For Nearly a Decade Our Government Had Blinded Itself to its Enemies
Nearly a Decade Our Government Had Blinded Itself to its Enemies
Testimony of Attorney General John Ashcroft Before
The National Commission on Terrorist Attacks Upon the United States, April 13,
April 13, 2004.
National Commission on Terrorist Attacks Upon the United States. Washington,
It is with
great sorrow that I join this Commission today in reflection on September 11,
2001. Even today, 31 months after the attacks, I struggle to learn the lessons
of that day without being overwhelmed by the losses of that day. I feel sorrow
for the loss of life, sorrow for the loss of promise, sorrow for the lost
innocence of a nation forever scarred.
My sorrow for
the victims of September 11 is equaled only by my rage at their killer. Usama
Bin Laden is to blame for my anger. I blame his hatred for our values, his
perversion of a faith, his idolatry of death. It was his hand that took the
lives of nearly 3,000 innocents on September 11. It is his face that is the face
revealed not just our enemy's capacity for murder but our fellow Americans'
thirst for justice. The men and women of the Department of Justice have embraced
the cause of our time: the protection of the lives and liberties of Americans.
Working within the Constitution, we fight any battle and shoulder any burden --
no matter personal or political cost -- to prevent additional terrorist attacks.
And for the time being, al Qaeda's slaughter has ceased on American soil.
We have been
aggressive. We have been tough. And we have suffered no small amount of
criticism for our tough tactics. We accept this criticism for what it is: the
price we are privileged to pay for our liberty.
Had I known a
terrorist attack on the United States was imminent in 2001, I would have
unloaded our full arsenal of weaponry against it -- despite the inevitable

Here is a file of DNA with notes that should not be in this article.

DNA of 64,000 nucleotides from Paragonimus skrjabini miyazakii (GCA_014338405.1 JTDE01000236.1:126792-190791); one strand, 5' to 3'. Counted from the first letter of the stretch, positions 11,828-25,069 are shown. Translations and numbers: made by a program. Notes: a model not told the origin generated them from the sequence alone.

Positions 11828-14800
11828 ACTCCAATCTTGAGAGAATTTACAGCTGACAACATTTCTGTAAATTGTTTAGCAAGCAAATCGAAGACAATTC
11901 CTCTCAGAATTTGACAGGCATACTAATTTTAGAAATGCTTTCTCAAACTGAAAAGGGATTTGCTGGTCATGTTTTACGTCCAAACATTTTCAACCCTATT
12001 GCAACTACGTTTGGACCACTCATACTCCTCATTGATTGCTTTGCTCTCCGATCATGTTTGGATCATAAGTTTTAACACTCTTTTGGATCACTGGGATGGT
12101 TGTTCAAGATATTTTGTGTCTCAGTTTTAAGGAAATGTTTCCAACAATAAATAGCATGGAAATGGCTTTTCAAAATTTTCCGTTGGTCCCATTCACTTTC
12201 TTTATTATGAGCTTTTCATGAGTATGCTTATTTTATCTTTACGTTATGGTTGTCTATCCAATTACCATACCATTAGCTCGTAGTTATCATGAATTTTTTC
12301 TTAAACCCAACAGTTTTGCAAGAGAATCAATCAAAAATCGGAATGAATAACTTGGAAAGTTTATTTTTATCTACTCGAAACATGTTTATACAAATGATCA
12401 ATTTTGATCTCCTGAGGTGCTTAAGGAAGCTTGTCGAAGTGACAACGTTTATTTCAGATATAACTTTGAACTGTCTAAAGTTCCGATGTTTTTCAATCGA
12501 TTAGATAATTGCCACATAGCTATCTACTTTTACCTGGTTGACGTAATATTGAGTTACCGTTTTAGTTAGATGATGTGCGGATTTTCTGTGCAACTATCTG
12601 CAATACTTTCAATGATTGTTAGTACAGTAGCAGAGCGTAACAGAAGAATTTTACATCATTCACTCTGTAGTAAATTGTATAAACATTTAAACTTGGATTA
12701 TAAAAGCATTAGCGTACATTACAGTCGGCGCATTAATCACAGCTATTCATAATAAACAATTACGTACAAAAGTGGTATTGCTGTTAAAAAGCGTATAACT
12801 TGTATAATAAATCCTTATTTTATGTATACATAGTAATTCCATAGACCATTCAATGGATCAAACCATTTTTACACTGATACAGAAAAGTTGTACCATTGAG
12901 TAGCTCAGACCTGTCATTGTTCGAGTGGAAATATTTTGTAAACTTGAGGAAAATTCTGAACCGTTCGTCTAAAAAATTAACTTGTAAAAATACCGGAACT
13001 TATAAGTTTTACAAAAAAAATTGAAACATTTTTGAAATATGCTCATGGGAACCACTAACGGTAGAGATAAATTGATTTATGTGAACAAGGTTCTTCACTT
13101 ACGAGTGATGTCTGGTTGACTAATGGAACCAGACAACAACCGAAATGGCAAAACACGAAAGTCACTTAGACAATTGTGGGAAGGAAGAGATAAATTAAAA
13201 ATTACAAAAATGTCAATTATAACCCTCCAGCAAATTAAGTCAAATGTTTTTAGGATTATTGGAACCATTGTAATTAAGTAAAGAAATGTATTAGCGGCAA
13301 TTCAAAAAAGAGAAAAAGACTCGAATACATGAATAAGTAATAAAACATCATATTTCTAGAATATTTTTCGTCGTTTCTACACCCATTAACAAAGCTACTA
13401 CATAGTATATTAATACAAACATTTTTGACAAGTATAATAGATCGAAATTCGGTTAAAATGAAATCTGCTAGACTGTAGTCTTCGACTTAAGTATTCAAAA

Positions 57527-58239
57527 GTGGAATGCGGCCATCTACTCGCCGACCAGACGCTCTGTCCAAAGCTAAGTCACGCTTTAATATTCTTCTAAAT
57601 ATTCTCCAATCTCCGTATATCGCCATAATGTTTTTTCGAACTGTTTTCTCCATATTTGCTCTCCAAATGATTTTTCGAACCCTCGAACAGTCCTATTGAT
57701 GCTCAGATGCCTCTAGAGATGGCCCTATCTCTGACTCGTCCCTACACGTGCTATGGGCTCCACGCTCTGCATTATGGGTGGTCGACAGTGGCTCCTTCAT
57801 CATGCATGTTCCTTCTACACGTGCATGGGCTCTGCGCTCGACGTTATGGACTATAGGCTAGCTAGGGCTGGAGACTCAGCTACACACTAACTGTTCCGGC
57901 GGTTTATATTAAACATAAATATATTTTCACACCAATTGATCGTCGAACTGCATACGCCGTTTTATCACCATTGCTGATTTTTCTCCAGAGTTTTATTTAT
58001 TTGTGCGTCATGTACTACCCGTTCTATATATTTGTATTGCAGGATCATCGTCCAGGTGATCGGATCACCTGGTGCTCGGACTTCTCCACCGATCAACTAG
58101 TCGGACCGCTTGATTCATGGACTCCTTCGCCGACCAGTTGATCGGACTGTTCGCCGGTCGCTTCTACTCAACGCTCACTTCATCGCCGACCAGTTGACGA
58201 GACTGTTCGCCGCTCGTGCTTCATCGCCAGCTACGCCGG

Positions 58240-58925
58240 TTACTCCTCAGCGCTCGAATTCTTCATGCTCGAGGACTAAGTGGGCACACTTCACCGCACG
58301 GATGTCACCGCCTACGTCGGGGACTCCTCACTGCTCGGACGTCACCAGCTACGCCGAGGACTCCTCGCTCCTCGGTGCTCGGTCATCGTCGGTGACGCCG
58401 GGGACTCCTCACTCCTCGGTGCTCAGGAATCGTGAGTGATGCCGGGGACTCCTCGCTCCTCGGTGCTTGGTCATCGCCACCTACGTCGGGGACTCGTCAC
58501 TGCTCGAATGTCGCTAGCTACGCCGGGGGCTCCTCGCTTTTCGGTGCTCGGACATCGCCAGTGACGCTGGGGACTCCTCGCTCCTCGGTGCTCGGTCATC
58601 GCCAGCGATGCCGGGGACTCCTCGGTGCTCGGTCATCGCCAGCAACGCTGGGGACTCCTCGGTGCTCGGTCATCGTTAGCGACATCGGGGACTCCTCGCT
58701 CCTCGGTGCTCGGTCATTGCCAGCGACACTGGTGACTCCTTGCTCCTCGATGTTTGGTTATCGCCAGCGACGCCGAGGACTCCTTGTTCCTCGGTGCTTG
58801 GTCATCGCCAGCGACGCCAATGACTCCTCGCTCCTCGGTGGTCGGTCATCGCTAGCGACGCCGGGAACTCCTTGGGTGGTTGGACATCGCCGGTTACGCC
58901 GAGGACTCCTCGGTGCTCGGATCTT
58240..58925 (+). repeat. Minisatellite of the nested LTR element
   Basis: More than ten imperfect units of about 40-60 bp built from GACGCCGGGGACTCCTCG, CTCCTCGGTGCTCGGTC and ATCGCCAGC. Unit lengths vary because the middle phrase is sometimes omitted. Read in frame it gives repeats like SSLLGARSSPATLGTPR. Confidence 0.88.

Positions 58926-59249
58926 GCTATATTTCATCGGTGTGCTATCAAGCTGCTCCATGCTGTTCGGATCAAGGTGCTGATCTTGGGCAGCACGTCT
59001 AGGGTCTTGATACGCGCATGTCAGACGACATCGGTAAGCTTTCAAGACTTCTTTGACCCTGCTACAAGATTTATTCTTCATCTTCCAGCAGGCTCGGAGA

criticism. The Justice Department's warriors, our agents, and our prosecutors
would have been unleashed. Every tough tactic we have deployed since the attacks
would have been deployed before the attacks.
But the simple
fact of September 11 is this: we did not know an attack was coming because for
nearly a decade our government had blinded itself to its enemies. Our agents
were isolated by government-imposed walls, handcuffed by government-imposed
restrictions, and starved for basic information technology. The old national
intelligence system in place on September 11 was destined to fail.
Commission can serve a noble purpose. Your responsibility is to examine the root
causes of September 11 and to help the United States prevent another terrorist
attack. Your duty is solemn and sobering. But I, too, have a duty today. I have
sworn to tell the whole truth, and I intend to fulfill this obligation.
Today I will
testify to four central issues which have not been developed fully in the
Commission's work and deserve your attention.
Commission has debated the nature of the covert action authorities directed at
Usama Bin Laden prior to 2001. In February 2001, shortly after becoming Attorney
General, I reviewed these authorities.
Let me be
clear: My thorough review revealed no covert action program to kill Bin Laden.
There was a covert-action program to capture Bin Laden for criminal prosecution.
But even this program was crippled by a snarled web of requirements,
restrictions and regulations that prevented decisive action by our men and women
in the field.
When they most
needed clear, understandable guidance, our agents and operatives were given the
language of lawyers. Even if they could have penetrated Bin Laden's training
camps, they would have needed a battery of attorneys to approve the capture.
With unclear guidance, our covert action team's risk of injury may have exceeded
the risk to Usama Bin Laden.
On March 7,
2001, I met with National Security Advisor Condoleezza Rice. I recommended that
the covert-action authorities be clarified and be expanded to allow for decisive,
lethal action; we should end the failed "capture" policy. We should find and
kill Bin Laden. I recall that Dr. Rice agreed and gave Director Tenet
responsibility for drafting, clarifying, and expanding the new authorities.
point today goes to the heart of this Commission's duty to uncover the fact: The